I sat poised on the edge of my seat as I booted up the cheap laptop I purchased second-hand. The device was slow, and I could hear the gears grinding as the login screen loaded. I expected smoke to pour out as I typed in my credentials. A pop-up appeared, asking me to restart and update. 

With a deep sigh, I resigned myself to the update. What other choice did I have? My heart hammered in my chest as the files loaded and the computer ran through its diagnostics. This was the only way I could find Terry. 

My boy had been missing for three days. At first, I thought he was visiting after school at a friend’s house. But he never returned home. He wasn’t the type to run away, either. I called the police, and they opened an amber alert. They ran ads to find Terrance Holcroft, age twelve, with brown hair and hazel eyes, last seen wearing an Adventure Time t-shirt and tan shorts. We lived in a transitory neighborhood. I hardly knew any of my neighbors, and none of them had seen Terry on the day of his disappearance. 

I bought him a computer to play games with his friends and monitored his activity. He chatted with his friends over Twitch about Fortnight and Minecraft, along with Super Mario and gaming channels on YouTube. Terry didn’t troll. He was never cruel or abusive. I didn’t know what to look for and where to go. I logged into his computer to search for anything that would help. Searching through Twitch and Discord to find the same conversations with his friends and homework assignments, nothing new.

 Desperately, I browsed online to find anything else to find him. A google site advised me how to review the router’s browser history. After reviewing the system log, I found Terry had been using a VPN. Pulling up the VPN history to find episodes of Dr. Who and Black Mirror and a plethora of anime. I was about to give up and shut down his computer when a chat window formed on the screen. The text was neon red and melted down on the page. 

UNKNOWN USER: Mom, please help. I typed back; the font was practically bleeding off the page. 


UNKNOWN USER: I need you to get another computer, one with a different IP address. And I need you to use TOR. Here’s the site address so you can talk to me. A code string downloaded on the screen, and I feverishly scribbled it down.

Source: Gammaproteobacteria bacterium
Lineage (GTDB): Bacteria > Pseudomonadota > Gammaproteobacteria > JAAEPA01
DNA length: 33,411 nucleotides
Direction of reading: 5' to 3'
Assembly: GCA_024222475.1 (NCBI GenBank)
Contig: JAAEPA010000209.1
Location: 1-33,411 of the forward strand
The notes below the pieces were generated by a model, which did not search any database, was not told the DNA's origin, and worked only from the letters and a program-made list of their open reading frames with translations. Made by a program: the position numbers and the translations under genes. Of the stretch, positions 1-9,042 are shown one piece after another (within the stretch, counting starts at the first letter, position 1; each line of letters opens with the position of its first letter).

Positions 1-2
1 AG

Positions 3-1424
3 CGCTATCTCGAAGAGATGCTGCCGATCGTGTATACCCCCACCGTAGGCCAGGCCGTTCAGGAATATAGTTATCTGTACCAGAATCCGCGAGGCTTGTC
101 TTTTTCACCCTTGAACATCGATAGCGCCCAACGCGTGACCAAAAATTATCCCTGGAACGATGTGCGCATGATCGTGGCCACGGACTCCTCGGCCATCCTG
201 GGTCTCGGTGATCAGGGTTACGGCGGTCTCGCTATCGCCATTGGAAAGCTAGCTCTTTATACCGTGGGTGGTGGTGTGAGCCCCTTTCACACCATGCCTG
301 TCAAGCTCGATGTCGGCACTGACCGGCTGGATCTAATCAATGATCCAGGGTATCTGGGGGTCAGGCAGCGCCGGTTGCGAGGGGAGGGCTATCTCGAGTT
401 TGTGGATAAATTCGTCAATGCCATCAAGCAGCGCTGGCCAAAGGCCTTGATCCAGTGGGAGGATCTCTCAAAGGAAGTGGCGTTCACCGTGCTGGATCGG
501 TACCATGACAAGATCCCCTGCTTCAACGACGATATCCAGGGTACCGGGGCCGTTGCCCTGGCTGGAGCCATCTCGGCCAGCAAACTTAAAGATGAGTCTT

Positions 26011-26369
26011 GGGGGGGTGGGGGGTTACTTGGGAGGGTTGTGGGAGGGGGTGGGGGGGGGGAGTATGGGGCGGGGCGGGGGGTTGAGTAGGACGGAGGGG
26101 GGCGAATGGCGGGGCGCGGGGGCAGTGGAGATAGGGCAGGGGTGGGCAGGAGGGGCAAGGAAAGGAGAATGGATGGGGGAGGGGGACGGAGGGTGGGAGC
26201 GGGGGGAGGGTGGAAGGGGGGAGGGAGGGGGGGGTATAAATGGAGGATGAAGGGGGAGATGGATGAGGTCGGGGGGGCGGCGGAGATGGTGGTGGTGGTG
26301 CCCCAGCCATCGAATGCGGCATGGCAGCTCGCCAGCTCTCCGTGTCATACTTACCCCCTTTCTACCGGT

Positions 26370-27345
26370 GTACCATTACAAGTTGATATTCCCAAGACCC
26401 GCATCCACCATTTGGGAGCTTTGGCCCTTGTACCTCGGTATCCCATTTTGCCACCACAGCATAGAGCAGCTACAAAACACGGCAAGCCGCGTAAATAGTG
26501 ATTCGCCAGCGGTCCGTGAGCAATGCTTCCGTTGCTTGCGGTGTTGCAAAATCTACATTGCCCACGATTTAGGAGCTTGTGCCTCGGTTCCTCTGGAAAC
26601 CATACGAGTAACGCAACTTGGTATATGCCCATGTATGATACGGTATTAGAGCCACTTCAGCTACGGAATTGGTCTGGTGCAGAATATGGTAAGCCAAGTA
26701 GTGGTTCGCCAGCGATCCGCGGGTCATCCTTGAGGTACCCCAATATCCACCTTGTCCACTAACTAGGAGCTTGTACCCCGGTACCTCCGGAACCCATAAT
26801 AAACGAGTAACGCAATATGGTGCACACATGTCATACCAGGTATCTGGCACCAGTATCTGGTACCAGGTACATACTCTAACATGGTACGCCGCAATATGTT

The screen went black, and I burst into tears. I hurried down to the local police office to make a report. The officer spoke to me in a soothing and condescending tone. They were doing everything to find Terry, but had no updates yet. That I needed to get some sleep and take care of myself. He gave me the card to a therapist, and I threw it back in his face. Gritting my teeth and keeping my composure, I silently left the police station.

 I stopped by a computer repair shop and purchased a used laptop. It looked to be in decent condition and was no worse for wear. The update button hit 99 percent and restarted. After it booted up, I downloaded our VPN browser and a TOR browser. I typed the address Terry gave me into the browser, and the same chat window appeared, red letter garishly melting into the background. 

UNKNOWN USER: So, you can follow instructions. 


UNKNOWN USER: They murdered your son over a year ago. 

USER 1: HE’S NOT DEAD! UNKNOWN USER: Don’t you remember? Terry found a link, much like this one, over a year ago. He disappeared, and a few days later, they found his body mutilated beyond repair. They had to order a DNA test to verify his identity.

 USER 1: STOP!!